No Bonus in Most Employee Stockings This Year

December 14, 2000 ( - Nearly two-thirds of employers do not currently offer a holiday bonus, according to a new survey, while over half (52%) never offered a holiday-related bonus.

Twelve percent of the 452 companies surveyed have discontinued existing bonus programs, more than 80% in the past ten years, according to Hewitt Associates, who conducted the study. Most respondents cited cost as the primary reason for discontinuance, as well as the current trend to tie all employee rewards to company/individual performance.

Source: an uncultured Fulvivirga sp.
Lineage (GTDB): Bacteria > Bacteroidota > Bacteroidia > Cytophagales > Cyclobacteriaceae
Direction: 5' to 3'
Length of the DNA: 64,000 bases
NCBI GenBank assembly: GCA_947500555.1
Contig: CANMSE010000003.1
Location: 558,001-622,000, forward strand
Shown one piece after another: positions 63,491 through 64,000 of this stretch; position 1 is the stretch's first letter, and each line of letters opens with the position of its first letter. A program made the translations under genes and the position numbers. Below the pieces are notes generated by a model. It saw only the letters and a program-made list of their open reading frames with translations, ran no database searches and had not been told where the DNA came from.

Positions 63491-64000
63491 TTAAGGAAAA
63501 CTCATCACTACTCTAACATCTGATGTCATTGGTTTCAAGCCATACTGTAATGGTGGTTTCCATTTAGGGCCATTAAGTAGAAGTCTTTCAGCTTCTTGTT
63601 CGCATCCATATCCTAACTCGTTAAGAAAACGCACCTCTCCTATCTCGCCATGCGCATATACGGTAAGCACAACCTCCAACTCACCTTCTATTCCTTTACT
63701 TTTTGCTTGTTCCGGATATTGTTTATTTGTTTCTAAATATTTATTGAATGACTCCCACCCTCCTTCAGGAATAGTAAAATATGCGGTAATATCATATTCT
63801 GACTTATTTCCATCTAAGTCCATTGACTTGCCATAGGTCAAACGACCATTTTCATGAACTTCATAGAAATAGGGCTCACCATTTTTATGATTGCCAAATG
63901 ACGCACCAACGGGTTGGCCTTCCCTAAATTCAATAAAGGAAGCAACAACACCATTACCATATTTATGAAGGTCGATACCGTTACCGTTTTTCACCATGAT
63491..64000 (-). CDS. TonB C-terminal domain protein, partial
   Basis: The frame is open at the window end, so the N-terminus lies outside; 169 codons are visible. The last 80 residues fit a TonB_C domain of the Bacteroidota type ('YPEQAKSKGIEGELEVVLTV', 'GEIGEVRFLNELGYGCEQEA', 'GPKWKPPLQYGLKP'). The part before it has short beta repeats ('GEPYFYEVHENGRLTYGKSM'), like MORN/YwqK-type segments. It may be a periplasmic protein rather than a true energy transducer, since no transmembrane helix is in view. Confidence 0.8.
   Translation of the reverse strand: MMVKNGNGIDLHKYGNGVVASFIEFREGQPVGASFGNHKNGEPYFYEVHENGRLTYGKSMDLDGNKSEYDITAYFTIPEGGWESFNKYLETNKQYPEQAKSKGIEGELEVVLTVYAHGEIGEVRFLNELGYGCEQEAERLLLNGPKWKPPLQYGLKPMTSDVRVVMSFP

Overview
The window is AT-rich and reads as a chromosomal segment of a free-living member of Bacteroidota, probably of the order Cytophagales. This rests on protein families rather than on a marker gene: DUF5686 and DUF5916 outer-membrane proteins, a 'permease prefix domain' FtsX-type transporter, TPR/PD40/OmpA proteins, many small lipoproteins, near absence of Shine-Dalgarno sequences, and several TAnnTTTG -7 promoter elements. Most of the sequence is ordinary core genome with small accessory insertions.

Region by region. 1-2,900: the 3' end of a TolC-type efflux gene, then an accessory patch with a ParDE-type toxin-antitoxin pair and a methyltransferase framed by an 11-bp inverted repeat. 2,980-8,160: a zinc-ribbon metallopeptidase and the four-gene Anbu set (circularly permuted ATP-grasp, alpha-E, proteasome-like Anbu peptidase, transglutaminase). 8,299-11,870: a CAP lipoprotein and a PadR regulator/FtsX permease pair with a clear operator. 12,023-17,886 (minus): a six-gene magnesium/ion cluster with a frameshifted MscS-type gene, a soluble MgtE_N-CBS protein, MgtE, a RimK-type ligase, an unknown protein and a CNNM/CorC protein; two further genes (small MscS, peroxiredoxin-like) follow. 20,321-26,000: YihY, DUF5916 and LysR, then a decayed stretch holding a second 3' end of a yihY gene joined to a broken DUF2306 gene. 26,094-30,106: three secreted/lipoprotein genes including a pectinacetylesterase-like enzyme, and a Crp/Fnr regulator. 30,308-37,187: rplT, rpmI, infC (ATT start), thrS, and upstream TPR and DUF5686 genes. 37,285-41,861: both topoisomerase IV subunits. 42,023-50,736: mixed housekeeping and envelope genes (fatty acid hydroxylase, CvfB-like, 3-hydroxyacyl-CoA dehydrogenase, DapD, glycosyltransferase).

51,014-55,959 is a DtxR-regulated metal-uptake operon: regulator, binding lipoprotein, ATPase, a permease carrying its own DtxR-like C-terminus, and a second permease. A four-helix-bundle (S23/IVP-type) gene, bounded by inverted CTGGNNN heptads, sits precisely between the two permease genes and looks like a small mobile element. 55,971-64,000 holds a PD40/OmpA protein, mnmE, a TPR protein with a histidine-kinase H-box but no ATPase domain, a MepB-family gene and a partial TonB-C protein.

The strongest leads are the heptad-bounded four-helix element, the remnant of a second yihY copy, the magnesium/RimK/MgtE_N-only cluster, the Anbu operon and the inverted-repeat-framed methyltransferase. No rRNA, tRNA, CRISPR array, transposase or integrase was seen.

The Hewitt Associates 2000-2001 U.S. Salary Increase Survey found that 78% of respondent companies currently have at least one type of performance-related award program.

Of the 36% that have a holiday bonus/gift program:

  • 50% host a party during the December holiday season
  • 34% award a cash bonus
  • 31% give employees a gift certificate to a local retailer
  • 23% reward workers with a gift of food

Some provide more than one type of holiday bonus.

The survey found that cash awards tend to be the most expensive bonus, as follows:

  • Cash ($324/employee on average)
  • Parties ($57/employee)
  • Gift certificates ($31/employee)
  • Edible gifts ($26/employee)

Most of the companies (70%) providing holiday bonuses this year budgeted less than 1% of payroll for the award, compared with 9.7% budgeted on performance-based plans.